KOF: Maximum Impact 2 / The King of Fighters 2006
STORY:  Many contended that the illegal fighting tournament in Southtown was sponsored by the gangland syndicate "Mephistopheles" to achieve the annihilation of their rivals and procure some operating capital. After its "King" Duke suffered defeat at the hands of Alba Meira in the finals, he and his organization vanished from Southtown. Meanwhile, the media, firmly under Duke's control, released a fusillade of sensational exposes based on information from confidential sources regarding their former oppressors. In spite of this new torrent of "information," almost no one knew that an even larger entity had been pulling Mephistopheles' puppet strings.

The truth behind the "Addes" organization name was only known throughout the dark recesses of the underworld. No one really had an inkling as to what this organization was truly about. Now, another of Addes was to reveal a new battle royale. Invitations in white envelopes were sent to the world's mightiest, who will find the call to the battle by Addes irresistible. As stated in Alba Meira's private novel by Akihiko Ureshino on the official KOF Maximum Impact 2 site (which serves as an official follow up to the story of KOF Maximum Impact 2) Alba was in fact the one who defeated Jivatma and Luise. Soiree was kidnapped as a result of that and Alba has not seen him since then.

KOF: Maximum Impact 2 character selection screen.

Known as The King of Fighters: Maximum Impact 2 in Japan, King of Fighters 2006 features 24 initially playable characters as well as 14 unlockable ones (including the final boss), making for a grand total of 40 playable characters... An impressive number even for a series known for rather large character rosters. In addition to a generously enhanced character roster, KOF 2006 shows off significantly improved animations, graphics, gameplay mechanics and overall presentation over the original KOF: Maximum Impact. SNK, known primarily for their 2D titles, actually managed to deliver their best 3D fighter to date.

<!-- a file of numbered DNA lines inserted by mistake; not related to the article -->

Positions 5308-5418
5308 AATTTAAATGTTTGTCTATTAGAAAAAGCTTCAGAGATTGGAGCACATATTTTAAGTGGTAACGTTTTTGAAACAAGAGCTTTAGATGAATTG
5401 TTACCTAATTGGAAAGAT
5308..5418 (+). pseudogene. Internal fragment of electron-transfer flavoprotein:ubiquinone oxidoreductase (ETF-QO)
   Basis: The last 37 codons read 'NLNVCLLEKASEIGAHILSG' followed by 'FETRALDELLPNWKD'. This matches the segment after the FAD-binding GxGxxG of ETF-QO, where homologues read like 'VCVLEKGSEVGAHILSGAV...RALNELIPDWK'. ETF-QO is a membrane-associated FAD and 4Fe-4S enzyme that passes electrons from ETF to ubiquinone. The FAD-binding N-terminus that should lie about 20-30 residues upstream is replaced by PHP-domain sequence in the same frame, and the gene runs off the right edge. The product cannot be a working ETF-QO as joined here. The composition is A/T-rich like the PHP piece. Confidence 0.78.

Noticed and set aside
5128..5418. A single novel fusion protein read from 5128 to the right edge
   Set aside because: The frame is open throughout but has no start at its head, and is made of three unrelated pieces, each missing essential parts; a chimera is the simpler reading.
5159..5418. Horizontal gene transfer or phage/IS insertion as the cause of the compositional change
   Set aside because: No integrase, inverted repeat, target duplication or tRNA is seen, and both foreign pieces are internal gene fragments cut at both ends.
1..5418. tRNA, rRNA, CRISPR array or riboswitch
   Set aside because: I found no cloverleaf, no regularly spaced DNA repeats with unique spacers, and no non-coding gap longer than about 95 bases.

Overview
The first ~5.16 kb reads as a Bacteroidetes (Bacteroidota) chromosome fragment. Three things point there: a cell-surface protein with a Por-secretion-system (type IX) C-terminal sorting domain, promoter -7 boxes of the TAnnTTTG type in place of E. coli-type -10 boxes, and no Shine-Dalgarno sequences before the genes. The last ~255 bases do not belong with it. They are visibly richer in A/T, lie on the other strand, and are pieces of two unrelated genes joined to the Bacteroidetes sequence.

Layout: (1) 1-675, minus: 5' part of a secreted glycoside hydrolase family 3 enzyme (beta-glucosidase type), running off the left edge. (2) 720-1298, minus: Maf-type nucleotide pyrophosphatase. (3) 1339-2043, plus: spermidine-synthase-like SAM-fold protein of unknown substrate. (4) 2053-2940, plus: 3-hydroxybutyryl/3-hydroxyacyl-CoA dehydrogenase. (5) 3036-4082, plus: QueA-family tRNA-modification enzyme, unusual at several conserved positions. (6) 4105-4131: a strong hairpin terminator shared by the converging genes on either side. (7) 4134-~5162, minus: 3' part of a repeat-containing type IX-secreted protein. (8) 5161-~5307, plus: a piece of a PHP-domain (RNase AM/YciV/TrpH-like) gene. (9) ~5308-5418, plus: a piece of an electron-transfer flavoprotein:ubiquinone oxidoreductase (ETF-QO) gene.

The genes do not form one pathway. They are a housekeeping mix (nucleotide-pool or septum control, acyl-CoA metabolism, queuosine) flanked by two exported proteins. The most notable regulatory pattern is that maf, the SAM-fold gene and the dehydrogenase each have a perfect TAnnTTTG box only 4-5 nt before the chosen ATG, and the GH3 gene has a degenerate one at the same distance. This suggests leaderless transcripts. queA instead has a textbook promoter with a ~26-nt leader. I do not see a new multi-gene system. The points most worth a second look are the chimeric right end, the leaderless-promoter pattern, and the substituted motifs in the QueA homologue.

KOF 2006
features a great line-up of SNK characters, each with a robust (and sometimes humorously confusing) moveset. Characters retain most of their attacks from their most recent movesets, and were each given some brand new ones. Many of the new moves (and super moves) look badass, to say the least, and are presented quite nicely thanks to the game's smooth animation (which can be fully appreciated during a K.O., as the camera slows down during the last strike of the match). The camera also does an epic 360 around the final attack if you manage to finish with a "Super Special Move"... nice touch!

The majority of attacks are done with a lot of justice, and look as painful as any KOF fan would expect. The overall transition of animation from 2D to 3D was actually done much better this time around than in the original Maximum Impact. Additionally, some of the original Maximum Impact character designs were fleshed out more and look better in MI2. Even some classic characters have slightly updated appearances, giving some of the designs a much appreciated breath of fresh air. In general, KOF veterans have more "exaggerated" features in terms of their outfits in MI2. Some of the reworked costumes (designed primarily by Falcoon) seem a bit overdone, not to mention a few of the bizarre alternate costumes.